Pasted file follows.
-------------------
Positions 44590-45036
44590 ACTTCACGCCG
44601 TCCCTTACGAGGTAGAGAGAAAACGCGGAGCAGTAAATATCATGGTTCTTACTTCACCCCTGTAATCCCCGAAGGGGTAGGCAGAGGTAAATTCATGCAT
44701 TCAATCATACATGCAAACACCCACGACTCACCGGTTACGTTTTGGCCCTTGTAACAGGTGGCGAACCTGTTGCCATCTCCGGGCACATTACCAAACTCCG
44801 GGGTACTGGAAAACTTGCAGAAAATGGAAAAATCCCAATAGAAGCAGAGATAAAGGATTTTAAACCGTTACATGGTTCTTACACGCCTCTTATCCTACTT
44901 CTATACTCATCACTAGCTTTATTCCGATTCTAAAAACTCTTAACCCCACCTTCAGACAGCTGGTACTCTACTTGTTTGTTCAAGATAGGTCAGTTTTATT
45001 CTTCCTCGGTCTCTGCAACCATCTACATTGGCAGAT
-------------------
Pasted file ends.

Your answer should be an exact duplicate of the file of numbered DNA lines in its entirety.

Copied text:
Positions 44590-45036
44590 ACTTCACGCCG
44601 TCCCTTACGAGGTAGAGAGAAAACGCGGAGCAGTAAATATCATGGTTCTTACTTCACCCCTGTAATCCCCGAAGGGGTAGGCAGAGGTAAATTCATGCAT
44701 TCAATCATACATGCAAACACCCACGACTCACCGGTTACGTTTTGGCCCTTGTAACAGGTGGCGAACCTGTTGCCATCTCCGGGCACATTACCAAACTCCG
44801 GGGTACTGGAAAACTTGCAGAAAATGGAAAAATCCCAATAGAAGCAGAGATAAAGGATTTTAAACCGTTACATGGTTCTTACACGCCTCTTATCCTACTT
44901 CTATACTCATCACTAGCTTTATTCCGATTCTAAAAACTCTTAACCCCACCTTCAGACAGCTGGTACTCTACTTGTTTGTTCAAGATAGGTCAGTTTTATT
45001 CTTCCTCGGTCTCTGCAACCATCTACATTGGCAGAT